Thanks.

    • Oh there scratches, but the old car was pre-scratched when Daddy bought it for us to use. Three teenagers sharing the same car soon add more and the scratches I earned from the chain link fence simply blended it.

  21. Another lovely story. Thank you!

  22. Assume that there’s always Someone watching

  23. Teachable moments have a little something for everyone, yes? Lovely story.

  24. I absolutley refuse to miss reading anything you write. Thanks for the story.

  25. rubble2bubble

    …loved this.

  26. Well told; and well done! We all have those moments. Is it what makes us human?

  27. I so enjoyed the lesson and the humor in this story….it was a great teachable moment, especially because you did the right thing!

  28. LOL! First, slim jims and yoohoos. Yum!! Second, I backed into somebody’s car a couple of months ago and dented their door pretty badly. The owner wasn’t around and I left a note with all my info under a wiper blade, left, and then went back because I wanted to change the info to just my phone number. When I got there the young owner was standing there. I was terrified. He didn’t get angry, just expressed eternal gratitude for my honesty. I guess it always is the best policy.

  29. Thanks for the entertaining reminder about the power of doing good!

  30. Thank you for liking my recent post.. You write well I enjoyed reading this..

  31. Ceirion Gilbert

    Lovely, well-written story, as always. But with a lesson too, this one. Thank you πŸ™‚

  32. Loved it from beginning to end. When you described walking to the old man’s door my palms were almost sweating! Love your gift.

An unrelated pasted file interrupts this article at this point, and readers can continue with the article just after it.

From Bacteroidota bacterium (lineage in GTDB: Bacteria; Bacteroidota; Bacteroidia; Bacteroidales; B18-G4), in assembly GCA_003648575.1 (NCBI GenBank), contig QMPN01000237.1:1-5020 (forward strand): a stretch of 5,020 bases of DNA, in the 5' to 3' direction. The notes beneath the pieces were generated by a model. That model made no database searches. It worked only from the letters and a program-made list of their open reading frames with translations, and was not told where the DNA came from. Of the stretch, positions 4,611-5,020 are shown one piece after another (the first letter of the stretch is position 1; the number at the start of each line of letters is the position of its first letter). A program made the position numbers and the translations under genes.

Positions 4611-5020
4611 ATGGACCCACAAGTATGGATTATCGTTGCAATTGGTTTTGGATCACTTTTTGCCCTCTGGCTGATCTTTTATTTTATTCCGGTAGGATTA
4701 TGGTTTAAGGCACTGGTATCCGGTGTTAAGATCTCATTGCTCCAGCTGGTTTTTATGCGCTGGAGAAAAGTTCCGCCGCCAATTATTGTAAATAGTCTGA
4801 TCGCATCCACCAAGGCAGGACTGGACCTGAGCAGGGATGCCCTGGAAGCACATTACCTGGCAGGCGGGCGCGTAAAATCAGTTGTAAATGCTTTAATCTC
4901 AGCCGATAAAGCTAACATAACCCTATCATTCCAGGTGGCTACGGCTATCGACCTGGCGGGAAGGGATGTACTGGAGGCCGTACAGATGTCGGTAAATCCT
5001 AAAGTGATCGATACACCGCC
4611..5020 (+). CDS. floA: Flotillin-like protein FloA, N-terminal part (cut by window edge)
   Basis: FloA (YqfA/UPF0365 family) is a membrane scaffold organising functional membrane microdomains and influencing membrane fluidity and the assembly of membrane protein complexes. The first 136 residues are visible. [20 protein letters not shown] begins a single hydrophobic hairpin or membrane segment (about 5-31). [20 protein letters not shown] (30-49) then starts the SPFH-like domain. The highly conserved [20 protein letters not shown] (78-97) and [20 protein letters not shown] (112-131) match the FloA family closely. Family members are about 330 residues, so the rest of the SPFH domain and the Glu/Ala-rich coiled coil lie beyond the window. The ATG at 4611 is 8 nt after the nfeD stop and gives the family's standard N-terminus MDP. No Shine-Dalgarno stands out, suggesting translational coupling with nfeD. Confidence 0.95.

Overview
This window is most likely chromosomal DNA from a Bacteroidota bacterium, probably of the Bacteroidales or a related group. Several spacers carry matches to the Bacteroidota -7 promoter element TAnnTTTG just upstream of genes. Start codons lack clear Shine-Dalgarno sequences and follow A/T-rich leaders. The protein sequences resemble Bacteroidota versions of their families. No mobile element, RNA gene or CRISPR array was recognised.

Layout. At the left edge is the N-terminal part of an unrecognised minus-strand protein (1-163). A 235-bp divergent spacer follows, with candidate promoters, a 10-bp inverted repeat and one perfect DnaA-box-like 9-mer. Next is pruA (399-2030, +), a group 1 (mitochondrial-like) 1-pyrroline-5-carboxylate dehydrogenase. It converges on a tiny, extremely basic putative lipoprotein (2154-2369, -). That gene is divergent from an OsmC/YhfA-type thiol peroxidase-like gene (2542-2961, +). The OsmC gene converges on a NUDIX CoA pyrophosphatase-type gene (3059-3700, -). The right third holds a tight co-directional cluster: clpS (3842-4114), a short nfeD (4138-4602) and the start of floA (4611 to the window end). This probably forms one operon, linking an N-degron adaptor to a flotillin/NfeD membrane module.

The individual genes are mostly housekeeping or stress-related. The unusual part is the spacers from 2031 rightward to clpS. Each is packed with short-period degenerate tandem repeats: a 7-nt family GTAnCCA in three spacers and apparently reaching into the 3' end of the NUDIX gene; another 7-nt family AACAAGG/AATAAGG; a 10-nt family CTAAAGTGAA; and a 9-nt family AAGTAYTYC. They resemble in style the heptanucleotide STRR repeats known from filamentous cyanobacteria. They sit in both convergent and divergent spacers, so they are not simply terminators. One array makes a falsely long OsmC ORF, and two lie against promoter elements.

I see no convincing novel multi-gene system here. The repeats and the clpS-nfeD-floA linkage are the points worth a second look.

33. Your “victim” was a man of character, and he saw the same in you. I found myself in a similar predicament at the same age and reacted quite differently. So much for character. Good story well told!

  34. Sig

    Deeds once done can’t be undone. The dent in the fence was an accident. Driving away, though, would have been deliberate. The old man saw a decent, honest kid, And you learned at 16 how kind and decent most folks are when, given the chance.

  35. The “Fencident” was definitely a teachable moment.

  36. That neighbor went to his grave never whispering a word! I admire both of you. I’ll cherish the lesson.
    Cheers, my friend.

  37. Evan M Perkins

    Hello Daddy!!! I would love to complement you on your stories!! You once told me to read one of your stories, while we sat on my grandmothers couch. I thought to myself “Now why would I read one of these stories? I don’t like to read!” But a few months later I sat in a chair in my room. I was terribly bored, and I got to thinking about my family, how it was my grandmother’s birthday and I couldn’t tell her happy birthday because we live in different states. But anyway, I thought about YOU and how you told me to read one of your stories. So I did! … I found out something about myself today, and it turns out I love to read!

  38. Nice . . . these days, the old man would have been sued for the damage the fence might have done to the car.